to ubiquitous metalloenzymes which renders them inactive (Leybel et al.,
2016).  Most of the toxicity results from
the inactivation of cytochrome oxidase at cytochrome a3 which causes an uncoupling
of the mitochondrial oxidative phosphorylation and inhibits cellular
respiration even when there are adequate oxygen stores.  Cellular metabolism shifts from aerobic to
anaerobic and begins producing lactic acid, and the tissues with the highest
need for oxygen (the brain and the heart) are most affected (Leybel et al., 2016).  Vapor exposure in high doses usually cause
death in 6-8 minutes.

Electric
Chair

            New York built the first electric
chair in 1888 (“Descriptions of execution methods, n.d.).  Prior to execution the person has their head
and their legs shaved.  The person is escorted
into the execution chamber, and then they are strapped into the chair using ties
made of leather or webbing straps across their chest, thighs, legs, and arms.  A metal or leather helmet is placed on the
person’s head, the helmet contains one to two copper electrodes in direct
contact with a brine soaked sponge.  The
brine works because the salt in the solution is very conductive compared with
the human body (Fish et al., 2009).  The
brine soaked sponge is used because the brine improves the electrical
conductivity and the sponge fills the gap between the electrodes and the
person’s head when the chin strap is tightened. The person who is receiving the
electric shock will have at least 2 contact points to a source of voltage, one
of which may be the earth ground (Fish et al., 2009).  The leg electrode is sometimes coated with a
gel to increase conductivity and to reduce burning.  The person’s leg is strapped securely to
this.  The helmet is connected to the wiring
and once the warden gives the signal the executioner presses a button on the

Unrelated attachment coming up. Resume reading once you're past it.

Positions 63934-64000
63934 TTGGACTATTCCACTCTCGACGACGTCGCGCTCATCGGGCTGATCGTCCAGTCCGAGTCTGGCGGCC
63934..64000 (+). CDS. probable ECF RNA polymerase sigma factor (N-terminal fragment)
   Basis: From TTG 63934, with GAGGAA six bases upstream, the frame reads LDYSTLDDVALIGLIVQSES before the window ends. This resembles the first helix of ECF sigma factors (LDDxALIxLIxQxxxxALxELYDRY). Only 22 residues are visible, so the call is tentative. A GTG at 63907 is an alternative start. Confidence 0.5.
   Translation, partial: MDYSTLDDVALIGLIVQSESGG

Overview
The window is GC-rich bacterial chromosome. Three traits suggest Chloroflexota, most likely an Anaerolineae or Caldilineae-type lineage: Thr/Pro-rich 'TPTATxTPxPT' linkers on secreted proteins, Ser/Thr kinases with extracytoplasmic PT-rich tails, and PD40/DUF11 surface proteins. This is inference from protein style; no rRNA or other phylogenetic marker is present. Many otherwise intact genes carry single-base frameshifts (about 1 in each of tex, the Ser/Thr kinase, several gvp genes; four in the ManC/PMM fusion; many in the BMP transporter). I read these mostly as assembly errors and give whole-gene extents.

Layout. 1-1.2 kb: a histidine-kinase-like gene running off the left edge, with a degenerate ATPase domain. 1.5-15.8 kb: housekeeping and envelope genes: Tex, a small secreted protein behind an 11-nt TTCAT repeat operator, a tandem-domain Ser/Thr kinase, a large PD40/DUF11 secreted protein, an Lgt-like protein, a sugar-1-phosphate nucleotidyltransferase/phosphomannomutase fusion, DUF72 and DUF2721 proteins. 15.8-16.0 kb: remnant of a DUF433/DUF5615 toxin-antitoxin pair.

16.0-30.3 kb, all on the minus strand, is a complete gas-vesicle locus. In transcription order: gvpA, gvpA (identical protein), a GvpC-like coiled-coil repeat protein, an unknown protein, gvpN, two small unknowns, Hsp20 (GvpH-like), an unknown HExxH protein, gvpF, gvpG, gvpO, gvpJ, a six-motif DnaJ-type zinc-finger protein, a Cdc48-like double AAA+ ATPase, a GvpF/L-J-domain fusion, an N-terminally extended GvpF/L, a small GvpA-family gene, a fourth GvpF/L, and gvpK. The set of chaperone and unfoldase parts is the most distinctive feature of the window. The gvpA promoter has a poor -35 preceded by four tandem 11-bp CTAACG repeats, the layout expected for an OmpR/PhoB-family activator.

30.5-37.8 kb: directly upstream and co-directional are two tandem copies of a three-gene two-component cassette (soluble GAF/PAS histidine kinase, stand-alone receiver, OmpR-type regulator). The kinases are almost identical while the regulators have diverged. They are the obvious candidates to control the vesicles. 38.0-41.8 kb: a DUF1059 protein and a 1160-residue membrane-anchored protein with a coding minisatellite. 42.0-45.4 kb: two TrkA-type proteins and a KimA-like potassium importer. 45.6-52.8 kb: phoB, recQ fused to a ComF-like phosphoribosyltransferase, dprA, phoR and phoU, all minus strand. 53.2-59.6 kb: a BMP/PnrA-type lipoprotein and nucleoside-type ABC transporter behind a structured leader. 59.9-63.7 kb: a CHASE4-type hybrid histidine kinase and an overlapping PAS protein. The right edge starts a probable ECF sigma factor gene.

control panel to deliver the first shock of electricity that is between 1,700
and 2,400 volts at 7.5 amps for 30-60 seconds. 
After a short interval the process is repeated and then the body is left
to remain in the chair with the electricity off for five minutes.  A doctor then examines the body and
pronounces death (“The electric chair”, n.d.).

            The first high voltage shock destroys
both the brain and the central nervous system. 
Electrocution causes complete paralysis due to all the muscles in the
body contracting and staying contracted while the electricity is still flowing
this makes the heartbeat and respiration impossible (“The electric chair”,
n.d.).  This is known as the “let-go
phenomenon” (Fish et al., 2009).  The “let-go
current” (6-9 mA) is the level above which muscular tetany prevents the release
of the current source (Bernius & Lubin, n.d.). The path of the flow of
electricity determines the tissues at risk and the type of injury.  Current passing through the heart and thorax
can cause arrhythmias and myocardial damage. 
Nerves, blood vessels, mucous membranes and muscles tend to have the
least resistance due to their high concentration of electrolytes.  Tissues that have the highest to electricity
are skin, bone, and fat.  These tend to
increase in temperature and coagulate. 
The conversion of electrical energy to thermal energy usually results in
massive external and internal burns.  The
direct effect of the current on the body tissues lead to asystole, ventricular
fibrillation, or apnea (Bernius & Lubin, n.d.).

 

 

Conclusion

All three methods of execution that are described in
this paper have benefits and shortcomings, as well as controversies that
surround each method.  After researching
each method, I have found that all three methods involve stopping the heart,
but each method does so differently.  Reflecting
upon my previous science classes (physiology, anatomy, biochemistry, etc.) I
can appreciate how intricate our body functions are.